Threat without efficacy?: Transforming coverage to engage the public during vector-borne disease emergence

Threat without efficacy?: Transforming coverage to engage the public during vector-borne disease emergence

Author: Linda J. Pfeiffer – Purdue University, USA, United States


  • Beth Forbes – Purdue University, United States

The range of mosquito-borne diseases are increasing with climate shifts simultaneously with the rise in insect resistance to known, and safer pesticides – resulting in decisions about how to balance the complex risk trade-offs of disease control and the socially imposed risks of pesticide exposure. The media play a key role in construction of these risk tradeoffs and in informing the public of the evolving science. The outbreak of Zika virus in Miami-Dade County (2016) illustrates a (missed) opportunity for journalists to utilize evidence-based messaging strategies to meaningfully translate the emerging threats, as well as to structure in efficacy cues to enhance uptake of protective public action. This study analyzed six months of regional media coverage of risk during Zika Virus outbreak in Miami-Dade County (2016) to identify: 1) media source utilization of threat frames across the risks introduced by the Zika crisis, 2) media source characterization of solutions to risk tradeoffs, and 3) how solution frames are paired with efficacy cues to enhance public uptake of protective health behavior. Our analysis revealed the differential role that key media sources take in framing threat and empowering informed public response during a public health crisis. Public health officials and politicians dominated coverage, while industry sources, scientists and the public found a lesser voice in the media. Overall, threat frames were utilized by key sources more than twice as often as solutions. Efficacy cues were absent on about half of these solutions. Of interest, efficacy cues were characterized primarily by directives for action or highlighted the negative efficacy of solutions. Negative or mixed efficacy cues far outnumbered positive efficacy cues when sources proposed solutions – decreasing the likelihood of public engagement with health protective behaviors. The implications of highlighting threat, while minimizing the efficacy of solutions in public health messaging are discussed.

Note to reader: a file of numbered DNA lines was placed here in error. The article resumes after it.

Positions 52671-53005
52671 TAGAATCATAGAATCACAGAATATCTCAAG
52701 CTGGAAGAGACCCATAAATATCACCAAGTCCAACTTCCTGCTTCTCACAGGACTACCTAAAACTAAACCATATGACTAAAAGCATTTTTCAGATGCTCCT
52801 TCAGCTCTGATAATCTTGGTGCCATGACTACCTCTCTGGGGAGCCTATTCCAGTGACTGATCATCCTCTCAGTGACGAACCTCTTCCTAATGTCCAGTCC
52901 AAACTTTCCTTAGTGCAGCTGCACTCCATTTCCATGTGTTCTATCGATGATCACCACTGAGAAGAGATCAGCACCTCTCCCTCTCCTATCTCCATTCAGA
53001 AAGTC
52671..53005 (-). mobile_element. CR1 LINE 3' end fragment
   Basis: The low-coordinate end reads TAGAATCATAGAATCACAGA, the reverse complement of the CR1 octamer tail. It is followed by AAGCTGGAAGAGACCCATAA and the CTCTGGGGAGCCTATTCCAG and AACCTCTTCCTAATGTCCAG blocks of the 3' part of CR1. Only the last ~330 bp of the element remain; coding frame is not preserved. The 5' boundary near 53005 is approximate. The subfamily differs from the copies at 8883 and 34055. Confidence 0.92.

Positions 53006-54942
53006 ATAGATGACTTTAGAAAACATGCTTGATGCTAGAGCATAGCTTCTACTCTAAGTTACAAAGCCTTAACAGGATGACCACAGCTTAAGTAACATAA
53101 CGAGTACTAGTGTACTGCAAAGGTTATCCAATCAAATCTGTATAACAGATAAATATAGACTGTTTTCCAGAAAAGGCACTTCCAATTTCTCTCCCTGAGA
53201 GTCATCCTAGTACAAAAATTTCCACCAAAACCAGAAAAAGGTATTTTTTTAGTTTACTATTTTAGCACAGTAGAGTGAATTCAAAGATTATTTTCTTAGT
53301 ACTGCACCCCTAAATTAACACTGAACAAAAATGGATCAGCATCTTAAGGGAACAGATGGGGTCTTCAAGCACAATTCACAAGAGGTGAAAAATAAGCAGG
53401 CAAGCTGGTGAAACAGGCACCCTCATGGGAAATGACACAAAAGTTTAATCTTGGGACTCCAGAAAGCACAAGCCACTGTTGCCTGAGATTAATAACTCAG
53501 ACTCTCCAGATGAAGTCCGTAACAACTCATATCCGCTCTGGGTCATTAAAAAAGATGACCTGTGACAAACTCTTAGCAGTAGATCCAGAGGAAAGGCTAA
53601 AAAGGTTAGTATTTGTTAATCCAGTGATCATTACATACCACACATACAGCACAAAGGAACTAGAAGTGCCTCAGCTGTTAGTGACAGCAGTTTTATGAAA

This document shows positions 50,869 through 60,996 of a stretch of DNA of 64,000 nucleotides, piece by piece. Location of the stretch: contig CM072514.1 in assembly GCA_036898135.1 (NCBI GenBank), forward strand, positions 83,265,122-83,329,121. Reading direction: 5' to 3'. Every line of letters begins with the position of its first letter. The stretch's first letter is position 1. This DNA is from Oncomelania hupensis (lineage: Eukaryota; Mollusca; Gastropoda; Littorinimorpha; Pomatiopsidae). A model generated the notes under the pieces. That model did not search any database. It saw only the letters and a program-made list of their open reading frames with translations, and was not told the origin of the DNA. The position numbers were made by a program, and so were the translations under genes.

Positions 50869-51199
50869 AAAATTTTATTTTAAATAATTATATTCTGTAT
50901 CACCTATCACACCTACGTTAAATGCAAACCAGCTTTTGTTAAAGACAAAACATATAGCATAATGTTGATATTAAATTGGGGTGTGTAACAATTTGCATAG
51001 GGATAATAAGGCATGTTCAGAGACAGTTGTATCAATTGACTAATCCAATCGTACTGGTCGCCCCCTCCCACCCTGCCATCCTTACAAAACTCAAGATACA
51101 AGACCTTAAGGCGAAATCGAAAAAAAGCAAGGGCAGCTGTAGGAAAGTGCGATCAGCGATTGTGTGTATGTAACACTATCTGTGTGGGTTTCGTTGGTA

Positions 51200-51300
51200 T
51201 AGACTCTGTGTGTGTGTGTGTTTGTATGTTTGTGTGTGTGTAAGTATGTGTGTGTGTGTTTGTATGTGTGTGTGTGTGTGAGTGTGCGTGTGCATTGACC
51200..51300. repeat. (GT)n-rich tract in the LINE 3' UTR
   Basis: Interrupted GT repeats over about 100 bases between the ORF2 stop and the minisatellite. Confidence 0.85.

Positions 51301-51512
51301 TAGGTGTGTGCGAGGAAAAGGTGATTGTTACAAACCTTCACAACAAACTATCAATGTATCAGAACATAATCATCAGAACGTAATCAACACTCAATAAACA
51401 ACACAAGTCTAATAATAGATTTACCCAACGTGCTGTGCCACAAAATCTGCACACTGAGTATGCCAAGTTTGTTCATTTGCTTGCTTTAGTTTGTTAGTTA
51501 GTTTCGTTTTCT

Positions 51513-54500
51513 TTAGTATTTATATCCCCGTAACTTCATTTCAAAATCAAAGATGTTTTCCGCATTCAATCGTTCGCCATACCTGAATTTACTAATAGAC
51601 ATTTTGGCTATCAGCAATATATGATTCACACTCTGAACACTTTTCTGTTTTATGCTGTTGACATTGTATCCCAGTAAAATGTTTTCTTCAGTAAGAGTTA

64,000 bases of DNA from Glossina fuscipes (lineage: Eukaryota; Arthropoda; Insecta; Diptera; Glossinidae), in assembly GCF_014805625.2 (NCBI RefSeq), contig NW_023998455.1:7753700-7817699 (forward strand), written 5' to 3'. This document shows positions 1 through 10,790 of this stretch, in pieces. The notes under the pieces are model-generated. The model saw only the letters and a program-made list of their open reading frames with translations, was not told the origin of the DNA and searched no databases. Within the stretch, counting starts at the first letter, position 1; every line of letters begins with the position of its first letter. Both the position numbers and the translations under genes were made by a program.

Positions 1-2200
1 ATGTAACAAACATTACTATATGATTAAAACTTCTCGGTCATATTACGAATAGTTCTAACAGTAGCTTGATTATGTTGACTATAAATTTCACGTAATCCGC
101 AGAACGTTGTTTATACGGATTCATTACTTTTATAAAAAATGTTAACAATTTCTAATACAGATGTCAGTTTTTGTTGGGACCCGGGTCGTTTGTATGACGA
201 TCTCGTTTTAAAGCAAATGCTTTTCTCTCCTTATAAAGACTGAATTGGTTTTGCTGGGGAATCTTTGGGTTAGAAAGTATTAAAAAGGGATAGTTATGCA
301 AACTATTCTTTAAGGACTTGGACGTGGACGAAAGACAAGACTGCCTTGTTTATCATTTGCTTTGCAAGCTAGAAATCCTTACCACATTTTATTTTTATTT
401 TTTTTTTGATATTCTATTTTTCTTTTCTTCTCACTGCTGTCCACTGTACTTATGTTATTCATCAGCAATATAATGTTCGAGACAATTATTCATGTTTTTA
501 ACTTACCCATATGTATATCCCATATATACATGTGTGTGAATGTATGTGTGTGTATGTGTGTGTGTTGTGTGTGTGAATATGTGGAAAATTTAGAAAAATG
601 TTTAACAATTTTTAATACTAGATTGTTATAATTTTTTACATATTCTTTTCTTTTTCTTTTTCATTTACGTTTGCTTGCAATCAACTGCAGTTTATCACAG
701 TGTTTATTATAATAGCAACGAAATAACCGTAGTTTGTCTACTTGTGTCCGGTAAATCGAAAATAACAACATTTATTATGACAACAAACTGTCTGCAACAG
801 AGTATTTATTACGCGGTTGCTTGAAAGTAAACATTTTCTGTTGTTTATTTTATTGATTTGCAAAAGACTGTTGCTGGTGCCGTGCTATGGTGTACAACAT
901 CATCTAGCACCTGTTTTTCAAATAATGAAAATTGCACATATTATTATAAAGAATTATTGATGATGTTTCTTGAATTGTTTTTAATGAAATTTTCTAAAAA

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Presentation type: Individual paper
Theme: Transformation